Lucked out on the rain again today, making for some fine touring. It's a powerful thing to see for the first time the results of preservation efforts you participated in from afar, years ago. The Third Winchester tracts are impressive. Likewise Fisher's Hill. This second, chock-full day wrapped up at Toms Brook. If I'm not mistaken, we walked through part of a dedicated frisbee-golf course to get to the marker. Scott Patchan regaled the attendees this evening with a detailed examination of the life of Phil Sheridan. Many folks are heading home in the morning, but about 20 of us will spend four hours at Cedar Creek with Scott. Shoot -- I forgot to go to bed again.
Saturday, March 28, 2009
Two experiences in Virginia Civil War history on the same day illustrate two ends of a spectrum. We got out our box lunches near some markers at the heart of the Rutherford's Farm/Stephenson's Depot battlefield. These markers are on an island between the highway and the new Lowe's parking lot. It is a sea of striped blacktop now. By contrast, the visit to the Cool Spring battlefield was a bucolic walk through a pristine pasture, to the banks of the Shenandoah. Favorite stop of the day: the 1854 Pritchard House on the Kernstown battlefield. All praise due to the Kernstown Battlefield Association. Photos to follow. The evening was capped off nicely with a very entertaining and informative talk by Stevan Meserve on Tom Rosser.
Thursday, March 26, 2009
A rainy day in Winchester and environs. At noon, about 20 of us carpooled over to Charles Town, West Virginia for a stop at the Jefferson County Museum -- they've got quite an impressive collection, including some nice Civil War material, and John Brown-related artifacts. Perhaps most impressive is the wagon that carried Brown to the gallows.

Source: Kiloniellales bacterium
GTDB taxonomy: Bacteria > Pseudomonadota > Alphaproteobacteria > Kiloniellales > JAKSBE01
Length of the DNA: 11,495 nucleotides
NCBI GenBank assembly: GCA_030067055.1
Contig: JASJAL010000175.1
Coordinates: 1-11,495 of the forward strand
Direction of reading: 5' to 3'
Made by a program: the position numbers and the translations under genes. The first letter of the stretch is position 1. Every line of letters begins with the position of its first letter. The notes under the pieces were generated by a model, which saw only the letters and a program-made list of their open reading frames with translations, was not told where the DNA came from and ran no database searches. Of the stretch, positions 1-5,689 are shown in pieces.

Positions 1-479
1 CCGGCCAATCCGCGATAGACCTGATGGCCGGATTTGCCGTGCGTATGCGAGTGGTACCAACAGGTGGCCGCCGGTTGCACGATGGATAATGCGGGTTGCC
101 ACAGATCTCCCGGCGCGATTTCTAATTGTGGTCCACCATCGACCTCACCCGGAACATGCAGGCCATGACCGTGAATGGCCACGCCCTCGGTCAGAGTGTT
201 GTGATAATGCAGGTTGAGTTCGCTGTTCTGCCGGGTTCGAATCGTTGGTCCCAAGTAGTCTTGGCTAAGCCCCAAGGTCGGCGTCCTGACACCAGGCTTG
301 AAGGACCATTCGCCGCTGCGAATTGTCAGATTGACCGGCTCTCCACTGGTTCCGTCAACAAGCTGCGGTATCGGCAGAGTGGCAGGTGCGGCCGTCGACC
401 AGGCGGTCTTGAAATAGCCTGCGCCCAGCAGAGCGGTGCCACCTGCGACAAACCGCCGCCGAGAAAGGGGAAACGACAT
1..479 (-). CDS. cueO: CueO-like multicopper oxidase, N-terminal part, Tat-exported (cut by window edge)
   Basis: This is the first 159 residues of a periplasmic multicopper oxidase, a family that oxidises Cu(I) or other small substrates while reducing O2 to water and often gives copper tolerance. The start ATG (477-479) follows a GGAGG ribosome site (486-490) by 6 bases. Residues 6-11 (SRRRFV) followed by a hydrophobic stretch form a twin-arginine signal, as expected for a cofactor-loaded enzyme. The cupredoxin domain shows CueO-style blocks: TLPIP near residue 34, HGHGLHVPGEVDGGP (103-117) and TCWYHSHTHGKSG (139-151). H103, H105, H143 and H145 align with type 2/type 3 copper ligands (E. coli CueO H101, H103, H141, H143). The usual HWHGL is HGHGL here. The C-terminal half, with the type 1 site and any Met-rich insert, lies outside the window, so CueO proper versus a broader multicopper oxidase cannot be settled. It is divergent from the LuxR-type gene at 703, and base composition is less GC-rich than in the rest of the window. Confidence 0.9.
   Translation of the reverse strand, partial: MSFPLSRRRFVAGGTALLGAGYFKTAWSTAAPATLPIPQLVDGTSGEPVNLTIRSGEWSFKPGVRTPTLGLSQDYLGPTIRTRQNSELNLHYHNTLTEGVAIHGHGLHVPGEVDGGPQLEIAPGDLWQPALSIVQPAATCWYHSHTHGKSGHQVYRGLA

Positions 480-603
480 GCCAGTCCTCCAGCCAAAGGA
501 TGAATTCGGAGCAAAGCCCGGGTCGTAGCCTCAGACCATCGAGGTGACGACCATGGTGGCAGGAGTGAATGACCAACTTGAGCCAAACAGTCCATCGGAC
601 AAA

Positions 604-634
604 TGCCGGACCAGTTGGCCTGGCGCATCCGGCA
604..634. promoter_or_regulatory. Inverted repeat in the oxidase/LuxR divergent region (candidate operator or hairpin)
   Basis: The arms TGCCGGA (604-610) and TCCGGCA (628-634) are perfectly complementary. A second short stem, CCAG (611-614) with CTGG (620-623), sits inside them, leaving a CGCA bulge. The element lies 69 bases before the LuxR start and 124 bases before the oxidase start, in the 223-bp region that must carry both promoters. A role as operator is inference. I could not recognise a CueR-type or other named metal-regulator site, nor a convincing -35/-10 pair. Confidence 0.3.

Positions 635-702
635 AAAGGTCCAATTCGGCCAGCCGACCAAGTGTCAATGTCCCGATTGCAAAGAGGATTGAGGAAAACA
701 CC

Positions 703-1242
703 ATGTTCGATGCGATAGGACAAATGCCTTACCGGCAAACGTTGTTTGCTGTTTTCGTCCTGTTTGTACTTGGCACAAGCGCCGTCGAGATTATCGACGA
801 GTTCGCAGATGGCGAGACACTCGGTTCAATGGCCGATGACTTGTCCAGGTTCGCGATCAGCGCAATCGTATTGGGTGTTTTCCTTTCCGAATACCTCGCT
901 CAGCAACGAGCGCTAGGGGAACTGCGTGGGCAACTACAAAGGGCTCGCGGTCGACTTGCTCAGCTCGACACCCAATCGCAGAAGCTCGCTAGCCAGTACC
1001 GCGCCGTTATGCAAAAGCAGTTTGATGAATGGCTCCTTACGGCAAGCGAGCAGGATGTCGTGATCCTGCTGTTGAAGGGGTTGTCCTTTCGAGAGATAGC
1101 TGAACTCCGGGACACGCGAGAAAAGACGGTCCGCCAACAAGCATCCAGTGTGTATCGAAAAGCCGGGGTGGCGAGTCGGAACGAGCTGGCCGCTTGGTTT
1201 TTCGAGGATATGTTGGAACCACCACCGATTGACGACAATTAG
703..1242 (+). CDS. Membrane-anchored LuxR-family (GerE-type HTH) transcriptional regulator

Following historian Steve Meserve, we walked past the prosecuting attorney's home to a slightly newer iteration of the old court house where Brown was tried. Then we drove to the gallows site, and finally passed through lovely forlorn Harpers Ferry to the Kennedy Farm, where Brown gathered his weaponry and plotted his holy insurrection.
Back at Winchester it was time to greet old friends and meet some new ones in the Lord Fairfax Room. Guide and speaker Scott Patchan made his appearance, and after all enjoyed a hearty repast, Scott set the stage for the next two days of tours, helping us get our minds around the expansive, overlapping operations of that bloody 1864 Shenandoah summer.
Time to get some zzz's now. The trouble with flying from the West Coast to the East -- for night owls like me -- is that even if you go to bed early, it's still way too late. It was worth it, though. As I was typing this I got to see the Baby Ruth scene from Caddyshack one more time.
Saturday, March 07, 2009
THE 1864 SHENANDOAH VALLEY CAMPAIGN
We have 43 people signed up for what promises to be another deeply informative and memorable series of tours and talks later this month, headquartered in Winchester. There are still several seats available, if you're interested in attended. It's a fun group of people—many who have been to most or all of the past conferences, some who signed on in recent years, and always a handful of welcome first-timers.
It's a great deal: $275 for two full days of bus tours (with box lunches), two half days of tours by carpool, and three evening buffet dinners with after-dinner presentations by our historians Scott Patchan and Stevan Meserve. The Civil War Forum continues to sponsor the best tours, with the best guides, for as low a cost as possible. Anything left over goes to The Civil War Preservation Trust.